True Blood is over and I'm a little sad about it. But I think things wrapped up pretty neatly on the series finale. I couldn't help but print this baddie up for the occasion. Now available in the shop!
For it's inaugural year, an initiative called Cultural Hotspots will be featuring the south area of Scarborough by celebrating
culture, art and community. I was invited by craft maven Kalpna Patel to
participate in her window installation project "Please Come Again"
which transforms an unconventional space and brings it to life through
the lost art of visual merchandising and striking displays.
Say Yes and Ask Questions Later
you aren't familiar with Kalpna's work, get to know it - it's
inspiring. I was both honoured and scared straight when she asked if I
would create an installation. I loved the idea of this gallery of
storefronts coming to an area that hasn't ever been mined for art
installations before. I'm always griping about living so far out east
from the downtown core where all the cool stuff happens. So the
opportunity to do something that I've never done (and have always wanted
to), and the chance to work with an ace in her field, and bringing some
craft to an area nearby are all the reasons why I jumped in with both
The Big Idea
The storefront that I was assigned to isn't
really a store. It's the Crossroads Business Improvement Area office.
What these folks essentially do is market, promote and revitalize
businesses in the area, which in this case is between Victoria Park
Avenue and Warden Avenue. Kalpna came up with the concept of creatively
displaying names of businesses along that strip. It was a simple and
effective idea that gave both purpose and meaning to its storefront.
a letterpress artist, I was excited to execute the vision. For this
project, I knew I had to get type that was larger than what I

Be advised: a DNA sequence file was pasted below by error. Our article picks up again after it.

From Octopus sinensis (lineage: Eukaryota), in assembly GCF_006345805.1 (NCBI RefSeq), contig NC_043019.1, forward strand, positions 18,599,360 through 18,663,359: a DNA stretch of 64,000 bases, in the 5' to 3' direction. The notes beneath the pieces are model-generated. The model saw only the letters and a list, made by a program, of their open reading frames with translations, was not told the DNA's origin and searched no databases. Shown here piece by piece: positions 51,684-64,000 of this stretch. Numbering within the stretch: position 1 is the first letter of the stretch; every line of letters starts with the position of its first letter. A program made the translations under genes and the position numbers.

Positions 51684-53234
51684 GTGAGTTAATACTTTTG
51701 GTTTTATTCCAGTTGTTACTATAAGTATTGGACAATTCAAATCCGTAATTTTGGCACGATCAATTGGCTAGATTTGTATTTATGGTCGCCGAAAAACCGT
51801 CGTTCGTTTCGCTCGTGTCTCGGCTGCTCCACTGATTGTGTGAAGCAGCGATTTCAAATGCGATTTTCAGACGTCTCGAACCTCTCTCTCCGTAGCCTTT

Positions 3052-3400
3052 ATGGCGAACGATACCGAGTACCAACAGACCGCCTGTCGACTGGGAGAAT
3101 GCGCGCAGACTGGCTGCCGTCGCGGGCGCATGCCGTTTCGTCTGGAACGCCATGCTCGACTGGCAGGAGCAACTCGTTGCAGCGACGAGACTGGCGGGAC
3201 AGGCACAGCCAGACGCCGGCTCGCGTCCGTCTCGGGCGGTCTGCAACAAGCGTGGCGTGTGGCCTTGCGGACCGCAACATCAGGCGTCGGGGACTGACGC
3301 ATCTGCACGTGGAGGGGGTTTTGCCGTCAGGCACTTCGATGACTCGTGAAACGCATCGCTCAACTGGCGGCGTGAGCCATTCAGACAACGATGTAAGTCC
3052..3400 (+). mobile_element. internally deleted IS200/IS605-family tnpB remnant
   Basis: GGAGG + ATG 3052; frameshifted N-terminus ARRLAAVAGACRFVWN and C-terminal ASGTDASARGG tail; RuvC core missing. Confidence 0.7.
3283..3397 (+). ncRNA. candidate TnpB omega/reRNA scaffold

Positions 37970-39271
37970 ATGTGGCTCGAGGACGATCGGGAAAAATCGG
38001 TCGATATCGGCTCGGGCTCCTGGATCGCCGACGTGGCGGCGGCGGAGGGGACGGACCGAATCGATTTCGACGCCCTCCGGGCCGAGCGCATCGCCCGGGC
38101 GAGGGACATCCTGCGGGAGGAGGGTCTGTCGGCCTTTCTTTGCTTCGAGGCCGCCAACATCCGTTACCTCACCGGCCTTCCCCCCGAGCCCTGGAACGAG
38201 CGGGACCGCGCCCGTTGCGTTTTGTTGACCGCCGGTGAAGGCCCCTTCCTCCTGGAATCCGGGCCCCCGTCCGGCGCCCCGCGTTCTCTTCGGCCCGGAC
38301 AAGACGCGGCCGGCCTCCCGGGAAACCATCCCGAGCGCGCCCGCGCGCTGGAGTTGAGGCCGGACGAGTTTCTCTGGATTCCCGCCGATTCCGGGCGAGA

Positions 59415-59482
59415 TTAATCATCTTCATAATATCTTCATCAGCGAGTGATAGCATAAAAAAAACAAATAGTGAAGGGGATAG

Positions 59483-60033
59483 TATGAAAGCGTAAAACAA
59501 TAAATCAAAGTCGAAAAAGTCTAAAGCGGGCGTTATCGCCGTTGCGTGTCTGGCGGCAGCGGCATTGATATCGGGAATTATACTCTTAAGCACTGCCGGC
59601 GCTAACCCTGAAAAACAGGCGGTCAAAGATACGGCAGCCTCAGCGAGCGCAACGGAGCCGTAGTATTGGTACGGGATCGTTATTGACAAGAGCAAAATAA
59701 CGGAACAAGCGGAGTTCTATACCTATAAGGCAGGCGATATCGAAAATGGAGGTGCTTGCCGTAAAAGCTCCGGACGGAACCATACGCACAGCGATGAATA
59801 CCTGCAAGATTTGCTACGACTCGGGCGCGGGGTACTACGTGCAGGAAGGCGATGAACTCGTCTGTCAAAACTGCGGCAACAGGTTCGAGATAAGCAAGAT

owned. It's not often that I get to work on things larger than
5x7", so this was a treat. I selected various fonts with serifs and a gothic trade and sizes between an inch and a half to 3 inches in height for visual
interest. The primary press used was the Morgan Line-O-Scribe flatbed which has a bed
size of 14x22". For the smaller signs, I used the Mini Showcard press. This was all very fitting because these antique machines were originally used by small shop owners to print temporary point-of-sale signs. The business names that were printed were, for the most part, selected
at random. Other names, Kalpna and I just really liked the sound of
regardless of the business type and its current state of operation.
The Community Notice Board
BIA asked if I could help address their promotional flyers situation.
Up until the installation, they would tape announcements of events to
their windows for passer-bys to read. But it looked plain, scattered and
a little untidy. I decided to create a notice board disguised as
another piece of storefront signage. It's simply a corkboard covered in
felt and "Crossroads of the Danforth" hand-painted in a fashion
reminiscent of old-school signage. The board is now prominently showcased with the dual purpose of either displaying the business name or
a collection of flyers neatly arranged.
project was a hell of a lot of fun to work on. I only have big hugs and
thanks to give to Kalpna for trusting me to see it through. She was a
huge help in the actual installation. I brought the supplies but she
brought the know-how.
My hope is that people who come
upon the window stop, look, read, wonder and smile. The display will be
up for a month, so if you are in the area (or even if you're not), have a
look-see and please do check out the other window installations created
by fellow artists. Each of them are truly unique and a sight to behold!
I loved working on this first communion invitation for a little girl named Luna Fragolina. How wonderful is her name? Luna's mother requested a simple design printed in a strawberry red colour. I adore the large script cap and the tiny srawberry amidst the copy. This design is light, playful and sweet!
While looking for crochet projects, I've realised that I like to work
big! That is, with a big hook and big yarn. I find it easier to use than
small hooks and thin yarn. That and the piece works up really quickly
with a big hook. So, I thought I'd try making a crochet rug and my first
one turned out well, so I went ahead and made another. I love the feel of these rugs. I used cotton sheets so that they're nice and cushiony to stand or sit on.
part, for me, is the making of the yarn. I used thrifted bedsheets and
it takes a while to cut them with scissors. I opted to do that instead
of tearing the sheets because I knew I'd end up tearing the strips right
through and I prefer to have the yarn as one continuous piece. This nifty tutorial is what I used to turn the bedsheets into yarn. There are plenty of crochet rug tutorials out there and even videos, including this one. I used a 15 mm (Q) hook and the rugs came to be about 3.5 feet wide. For the next rug, I'm hoping to make it even larger which means I'll be looking for thrifted king size duvet covers!